stage to perform a fully acoustic version of 'Blue Blue Sky'.
I guess my brother was right after all ...
A selection from the new album followed; 'I Can't Look Down',
'So Far Away' (with Giblin on double-bass), 'Fall Free', the
instrumental 'Cloudbreak' and the beautiful 'Brother Up In
Heaven'. This made my initial disappointment about the first set
vanish with the wind.
Something went wrong during the keyboard introduction of
'Cloudbreak', which made it sound very strange. Fortunately the
arrival of Ian's solo solved this problem. During the track
slides of planes were projected on moving clouds on the white
sheet. Nice but not stunning.
Before playing 'Brother Up in Heaven' Ian told the audience that
the song was about his cousin Erik Mounsey who was a helicopter
pilot on a peace mission during the Gulf War. Erik was shot down
by mistake by an American jet. A spine tingling version of the
song was followed by a roaring applaus from the sympathizing
audience. Clearly a highlight of the evening.
Unfortunately Alan found it necessary to promote the new album
after each 'On Air' track, which made the audience a bit laconic
after a couple of songs.
After this great 'On Air' part of the show followed one of my
favorite live songs; 'Psychobabble', complete with the long
Alan introduced the next song with 'we played this tune two times
the last time we were in Holland', refering to the Liberty
Concert. Of course, 'Sirius' was the tune he was talking about.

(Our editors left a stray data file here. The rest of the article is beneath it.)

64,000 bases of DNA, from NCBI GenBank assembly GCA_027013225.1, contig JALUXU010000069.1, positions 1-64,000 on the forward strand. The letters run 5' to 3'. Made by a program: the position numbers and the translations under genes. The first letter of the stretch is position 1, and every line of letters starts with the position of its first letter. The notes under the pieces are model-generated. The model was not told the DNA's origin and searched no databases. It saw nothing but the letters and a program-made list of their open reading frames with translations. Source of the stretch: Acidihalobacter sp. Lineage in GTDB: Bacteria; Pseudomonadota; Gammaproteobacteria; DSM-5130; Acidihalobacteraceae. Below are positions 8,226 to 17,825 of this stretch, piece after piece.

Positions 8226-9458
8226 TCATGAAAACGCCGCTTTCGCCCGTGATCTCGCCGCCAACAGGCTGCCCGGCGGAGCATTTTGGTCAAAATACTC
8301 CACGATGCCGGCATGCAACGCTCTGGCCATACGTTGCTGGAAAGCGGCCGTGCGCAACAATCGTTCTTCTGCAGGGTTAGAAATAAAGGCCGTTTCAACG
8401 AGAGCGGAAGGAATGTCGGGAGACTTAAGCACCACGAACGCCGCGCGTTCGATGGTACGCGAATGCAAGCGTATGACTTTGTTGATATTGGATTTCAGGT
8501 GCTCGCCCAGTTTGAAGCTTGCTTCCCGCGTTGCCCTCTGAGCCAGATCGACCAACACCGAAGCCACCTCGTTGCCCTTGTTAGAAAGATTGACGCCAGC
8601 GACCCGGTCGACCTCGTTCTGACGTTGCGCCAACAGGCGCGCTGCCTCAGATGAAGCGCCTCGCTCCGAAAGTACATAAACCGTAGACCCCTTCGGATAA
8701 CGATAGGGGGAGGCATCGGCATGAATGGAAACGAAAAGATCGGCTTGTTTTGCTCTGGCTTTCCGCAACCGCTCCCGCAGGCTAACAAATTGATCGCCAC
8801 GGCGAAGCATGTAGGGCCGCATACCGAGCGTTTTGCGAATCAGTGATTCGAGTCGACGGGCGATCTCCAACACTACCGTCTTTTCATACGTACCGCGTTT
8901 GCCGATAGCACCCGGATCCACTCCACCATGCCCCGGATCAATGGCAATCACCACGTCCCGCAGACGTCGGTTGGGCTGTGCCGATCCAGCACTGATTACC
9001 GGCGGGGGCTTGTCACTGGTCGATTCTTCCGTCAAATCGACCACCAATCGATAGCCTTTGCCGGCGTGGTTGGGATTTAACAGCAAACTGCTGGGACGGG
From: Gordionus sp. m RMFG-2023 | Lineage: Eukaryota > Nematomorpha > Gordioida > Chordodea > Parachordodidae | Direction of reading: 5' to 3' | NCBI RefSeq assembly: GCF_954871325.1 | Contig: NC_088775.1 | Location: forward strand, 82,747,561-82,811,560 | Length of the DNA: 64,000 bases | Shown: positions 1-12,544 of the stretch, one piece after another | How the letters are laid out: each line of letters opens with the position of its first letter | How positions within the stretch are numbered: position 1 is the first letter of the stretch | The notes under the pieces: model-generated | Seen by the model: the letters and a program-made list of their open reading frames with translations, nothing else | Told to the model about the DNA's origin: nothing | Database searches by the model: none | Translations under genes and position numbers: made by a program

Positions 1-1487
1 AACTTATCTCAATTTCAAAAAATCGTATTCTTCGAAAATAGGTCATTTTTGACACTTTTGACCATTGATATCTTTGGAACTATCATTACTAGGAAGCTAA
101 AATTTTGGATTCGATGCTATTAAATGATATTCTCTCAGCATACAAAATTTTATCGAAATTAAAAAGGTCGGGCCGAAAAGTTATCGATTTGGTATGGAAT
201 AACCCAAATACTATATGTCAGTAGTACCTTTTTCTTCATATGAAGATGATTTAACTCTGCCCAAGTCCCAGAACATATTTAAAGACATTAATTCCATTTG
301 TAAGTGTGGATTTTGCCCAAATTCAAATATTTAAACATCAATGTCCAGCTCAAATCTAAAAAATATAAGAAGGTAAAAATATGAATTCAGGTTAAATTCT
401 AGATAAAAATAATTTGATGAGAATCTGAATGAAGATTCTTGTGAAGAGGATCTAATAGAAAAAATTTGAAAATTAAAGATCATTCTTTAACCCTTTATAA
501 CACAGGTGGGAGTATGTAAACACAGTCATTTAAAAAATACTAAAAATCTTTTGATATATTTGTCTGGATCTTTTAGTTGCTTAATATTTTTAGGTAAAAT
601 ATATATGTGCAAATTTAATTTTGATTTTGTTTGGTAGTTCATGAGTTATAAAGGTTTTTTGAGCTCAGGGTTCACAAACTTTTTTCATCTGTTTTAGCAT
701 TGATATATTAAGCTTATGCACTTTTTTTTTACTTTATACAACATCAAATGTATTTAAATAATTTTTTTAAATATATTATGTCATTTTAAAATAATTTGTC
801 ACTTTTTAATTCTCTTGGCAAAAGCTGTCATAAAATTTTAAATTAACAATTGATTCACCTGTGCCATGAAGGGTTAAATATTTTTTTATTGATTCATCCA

As always it went straight into 'Eye in the Sky', closing the
main set. Great performances but they would have worked better as
a show opener. ;-)
People started dancing in the aisles and were having a great
time. When the band left, the crowd roared for more.
After a first encore of 'Don't Answer Me' and 'Gonna Get Your
Fingers Burned' they hadn't seen enough yet. The band came back
one more time to play a fabulous version of 'Games People Play'.
By this time the whole audience was clapping along, dancing or at
least slightly moving their limbs.
A standing ovation ended a very entertaining performance by a
Although I would have liked some more tracks from the last two
(refreshing) albums it was (once again) a very special night.
Me and my wife went to the After Show for a short while.
a lot of people were backstage, including a large
deligation of the English fan club and some people from the
When the band hadn't arrived after half an hour I was about to
leave (some friends were waiting outside) and was already
standing near the exit when Alan walked out of the dressing room
with a large cup of Cola (?). I shook his hand, introduced myself
and asked if it would be possible to take a picture with the band
for the Internet page.
Only part of the whole band was present at that time but they
gladly posed while my wife took a photo. I promised to send Alan
a copy of this review, complimented the band with a great
performance and we quicky went to our friends who were outside.
No time to chat. Maybe next time .....
Alan Parsons - Keyboards, Acoustic Guitar, Vocals
Ian Bairnson - Guitars
Stuart Elliott - Drums
John Giblin (Simple Minds) - Bass
John Beck (It Bites) - Keyboards
Neil Lockwood - Vocals (*), Guitar
Peter Beckett - Vocals (+), Keyboards
(The System Of) Doctor Tarr And Professor Fether *
Can't Take It With You +
I Wouldn't Want To Be Like You *
Old And Wise +
Money Talks/La Sagrada Familia (end section) *
Days Are Numbers (The Traveller) +
Prime Time +
Turn It Up *
Standing on Higher Ground *
- Break -
Blue Blue Sky *
I Can't Look Down *
So Far Away +
Fall Free *
Brother Up In Heaven *
Sirius / Eye in the Sky +
Don't Answer Me */+
Gonna Get Your Fingers Burned *
Games People Play +/*
For more information about Alan Parsons or the Alan Parsons
newsletter 'The Avenue', e-mail Steve Martin
or check out the Avenue
From left to right: Ed Sander, Alan Parsons, Ian Bairnson, Stuart
Elliot, Peter Beckett.